I never bought Charlie Hebdo myself. I did, though, come across such satirical journals from an early age, Hari Kiri, Le Canard Enchaîné, silly “daddy” humour from Almanach Vermot and many others. There was always an old copy hanging around, somewhere, in family or friends of my parent’s houses. My parents themselves did not really buy them on a regular basis and most of the time, it would end up buried in an old pile of newspapers.

I remember hiding in the bathroom to read these publications as a small child, and I remember my dad telling me “these are not readings for little girls” –fair enough (I also remember him saying that “this is not music for little girls” when I first asked him who Iggy Pop was, in the late 80s, an answer that only increased my curiosity for the “Lizard”).I was intrigued as a child and I was amused as a teenager. I used to read several cartoon albums from Wolinski and Cabu in the public libraries then, bemused by the crass, irritating humour. These drawings were part of my childhood memories, the background of a primal curiosity, later expanded in literature and the readings of what could be called “serious” publications. No more, no less.

That’s where I was standing, in the first weeks of January 2015: beyond the shock and the mourning, I was experiencing a great nostalgia for childhood, for a certain aspect of my homeland, Reunion Island, in the middle of the Indian Ocean: a former French colony, and since 1946 an administrative Département of France depending on the metropolitan government. An island where I was born from a Reunionese mother and a French Metropolitain father. A place I left when I was eighteen, with a thirst for change and exploration. With many questions on history and on identity, too. A place that I will never forget and that made me who I am, no matter how ambivalent I will always feel about its own history. No matter how naïve my childhood in that small piece of Eden made me, or maybe precisely because of this strange naïveté tainted with underlying doubt.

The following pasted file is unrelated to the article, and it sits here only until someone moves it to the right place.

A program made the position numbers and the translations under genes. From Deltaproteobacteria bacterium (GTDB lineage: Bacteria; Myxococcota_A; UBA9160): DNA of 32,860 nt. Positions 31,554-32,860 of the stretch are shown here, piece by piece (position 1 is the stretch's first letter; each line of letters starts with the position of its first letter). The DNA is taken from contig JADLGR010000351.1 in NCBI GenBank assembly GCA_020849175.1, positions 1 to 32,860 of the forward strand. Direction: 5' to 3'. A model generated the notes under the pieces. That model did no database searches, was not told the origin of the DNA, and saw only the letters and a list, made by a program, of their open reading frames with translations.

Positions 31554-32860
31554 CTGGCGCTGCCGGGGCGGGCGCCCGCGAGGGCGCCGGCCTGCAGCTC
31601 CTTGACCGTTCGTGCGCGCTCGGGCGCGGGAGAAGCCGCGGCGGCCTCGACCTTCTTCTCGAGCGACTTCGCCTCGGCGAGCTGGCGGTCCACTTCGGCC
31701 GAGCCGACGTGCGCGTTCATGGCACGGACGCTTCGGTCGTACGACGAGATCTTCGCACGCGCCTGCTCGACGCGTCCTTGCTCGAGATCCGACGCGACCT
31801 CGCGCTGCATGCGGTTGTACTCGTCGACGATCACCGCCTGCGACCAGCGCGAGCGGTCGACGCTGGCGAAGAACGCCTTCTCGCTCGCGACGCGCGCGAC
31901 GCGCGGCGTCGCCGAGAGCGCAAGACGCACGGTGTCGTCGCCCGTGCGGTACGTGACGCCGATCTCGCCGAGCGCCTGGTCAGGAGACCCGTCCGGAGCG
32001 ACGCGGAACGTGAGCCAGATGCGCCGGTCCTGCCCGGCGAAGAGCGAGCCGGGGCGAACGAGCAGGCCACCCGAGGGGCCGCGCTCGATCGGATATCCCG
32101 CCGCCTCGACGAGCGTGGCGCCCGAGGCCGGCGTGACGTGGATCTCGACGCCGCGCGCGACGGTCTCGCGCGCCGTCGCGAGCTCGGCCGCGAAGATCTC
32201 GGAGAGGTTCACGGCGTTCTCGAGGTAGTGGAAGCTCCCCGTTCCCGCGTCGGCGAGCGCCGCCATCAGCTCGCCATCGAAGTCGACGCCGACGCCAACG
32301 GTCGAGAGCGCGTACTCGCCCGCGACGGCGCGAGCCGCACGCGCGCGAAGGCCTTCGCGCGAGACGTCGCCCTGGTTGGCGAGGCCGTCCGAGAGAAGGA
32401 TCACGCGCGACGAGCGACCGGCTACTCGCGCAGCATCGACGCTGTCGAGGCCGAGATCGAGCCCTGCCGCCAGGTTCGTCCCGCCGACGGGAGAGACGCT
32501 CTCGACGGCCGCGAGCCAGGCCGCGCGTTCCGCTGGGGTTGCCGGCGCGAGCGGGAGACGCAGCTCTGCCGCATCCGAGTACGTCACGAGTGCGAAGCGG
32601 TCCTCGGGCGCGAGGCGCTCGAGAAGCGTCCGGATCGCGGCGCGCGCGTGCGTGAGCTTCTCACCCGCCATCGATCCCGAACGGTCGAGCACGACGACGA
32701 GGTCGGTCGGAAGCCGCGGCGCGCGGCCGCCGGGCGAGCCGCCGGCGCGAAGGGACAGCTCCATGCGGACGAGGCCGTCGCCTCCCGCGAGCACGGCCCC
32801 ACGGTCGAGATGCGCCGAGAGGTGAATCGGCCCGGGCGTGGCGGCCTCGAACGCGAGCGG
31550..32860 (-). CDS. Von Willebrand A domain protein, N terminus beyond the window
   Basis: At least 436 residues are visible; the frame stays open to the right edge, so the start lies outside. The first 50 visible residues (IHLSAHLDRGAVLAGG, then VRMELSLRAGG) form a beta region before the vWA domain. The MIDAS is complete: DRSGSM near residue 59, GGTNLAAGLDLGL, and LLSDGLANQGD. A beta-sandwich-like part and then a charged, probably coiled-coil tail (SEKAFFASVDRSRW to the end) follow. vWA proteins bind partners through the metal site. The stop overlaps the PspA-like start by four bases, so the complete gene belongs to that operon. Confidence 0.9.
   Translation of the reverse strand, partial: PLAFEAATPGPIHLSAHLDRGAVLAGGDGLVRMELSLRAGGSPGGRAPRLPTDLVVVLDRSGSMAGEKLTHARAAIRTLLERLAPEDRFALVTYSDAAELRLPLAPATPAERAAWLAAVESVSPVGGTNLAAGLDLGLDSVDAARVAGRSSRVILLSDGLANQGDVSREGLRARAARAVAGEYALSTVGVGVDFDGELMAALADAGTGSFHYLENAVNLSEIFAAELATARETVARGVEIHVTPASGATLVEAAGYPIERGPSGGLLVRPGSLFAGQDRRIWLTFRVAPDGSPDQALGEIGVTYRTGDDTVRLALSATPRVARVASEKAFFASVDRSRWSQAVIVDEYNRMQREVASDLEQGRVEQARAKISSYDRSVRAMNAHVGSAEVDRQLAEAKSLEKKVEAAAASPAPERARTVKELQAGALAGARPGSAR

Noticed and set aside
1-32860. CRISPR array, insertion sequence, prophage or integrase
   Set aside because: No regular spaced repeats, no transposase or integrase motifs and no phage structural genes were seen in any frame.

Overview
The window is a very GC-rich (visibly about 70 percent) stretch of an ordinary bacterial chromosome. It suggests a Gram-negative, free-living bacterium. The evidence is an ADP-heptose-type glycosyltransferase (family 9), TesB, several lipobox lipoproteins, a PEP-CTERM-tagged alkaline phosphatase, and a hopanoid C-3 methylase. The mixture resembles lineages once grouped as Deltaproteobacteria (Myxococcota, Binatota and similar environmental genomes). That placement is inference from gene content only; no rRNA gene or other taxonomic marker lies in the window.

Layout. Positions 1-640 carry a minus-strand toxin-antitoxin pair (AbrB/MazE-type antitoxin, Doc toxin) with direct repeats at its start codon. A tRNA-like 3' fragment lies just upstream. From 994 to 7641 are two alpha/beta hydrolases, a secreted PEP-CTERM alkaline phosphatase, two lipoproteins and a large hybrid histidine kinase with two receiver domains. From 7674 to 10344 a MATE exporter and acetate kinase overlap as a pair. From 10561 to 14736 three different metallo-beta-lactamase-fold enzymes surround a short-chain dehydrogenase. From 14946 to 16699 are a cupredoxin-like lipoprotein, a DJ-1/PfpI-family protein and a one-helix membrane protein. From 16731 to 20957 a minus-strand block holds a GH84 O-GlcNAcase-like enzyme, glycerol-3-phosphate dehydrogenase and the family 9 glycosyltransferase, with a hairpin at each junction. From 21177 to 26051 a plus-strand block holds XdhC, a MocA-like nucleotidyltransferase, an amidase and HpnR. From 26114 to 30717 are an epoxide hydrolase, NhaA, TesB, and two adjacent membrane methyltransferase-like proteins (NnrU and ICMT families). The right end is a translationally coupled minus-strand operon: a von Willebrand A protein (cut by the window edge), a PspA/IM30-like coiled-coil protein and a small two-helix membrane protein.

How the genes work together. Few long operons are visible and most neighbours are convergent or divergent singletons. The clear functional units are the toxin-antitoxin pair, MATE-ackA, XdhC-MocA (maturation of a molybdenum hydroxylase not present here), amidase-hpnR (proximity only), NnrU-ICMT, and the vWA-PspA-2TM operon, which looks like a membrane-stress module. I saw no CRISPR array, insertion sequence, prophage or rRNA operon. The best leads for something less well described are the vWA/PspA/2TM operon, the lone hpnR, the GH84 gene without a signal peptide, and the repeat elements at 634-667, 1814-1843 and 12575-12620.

So could I be Charlie, all of a sudden? Could I embrace an entire ideology I had hardly ever been part of? Where did I stand knowing where I came from? What did this claim mean for me right now? Was it to excuse years of discriminative policies and racism in my own country? No. Saying “I am Charlie” did not mean “I am fundamentally right”,pointing fingers at the metaphorical enemies out there, those who were consequently “wrong”. It did not mean “I absolve myself and my peers for years of social discrimination”.

What it meant was a simple, apolitical, “I think about you deeply and I cry with you today”. Maybe it meant “I miss you” too. An “I miss you” transcending time, history and culture.
A statement of love and a step further into mourning, rather than a claim for total and blind national unity. It was personal mutter, more than a universal cry.

No candles, no rallies and no claims, but, nonetheless a gesture. Something to say: “I’m here for you anyway”. Like one would say to their family. Something to hold on to.

Something, rather than nothing.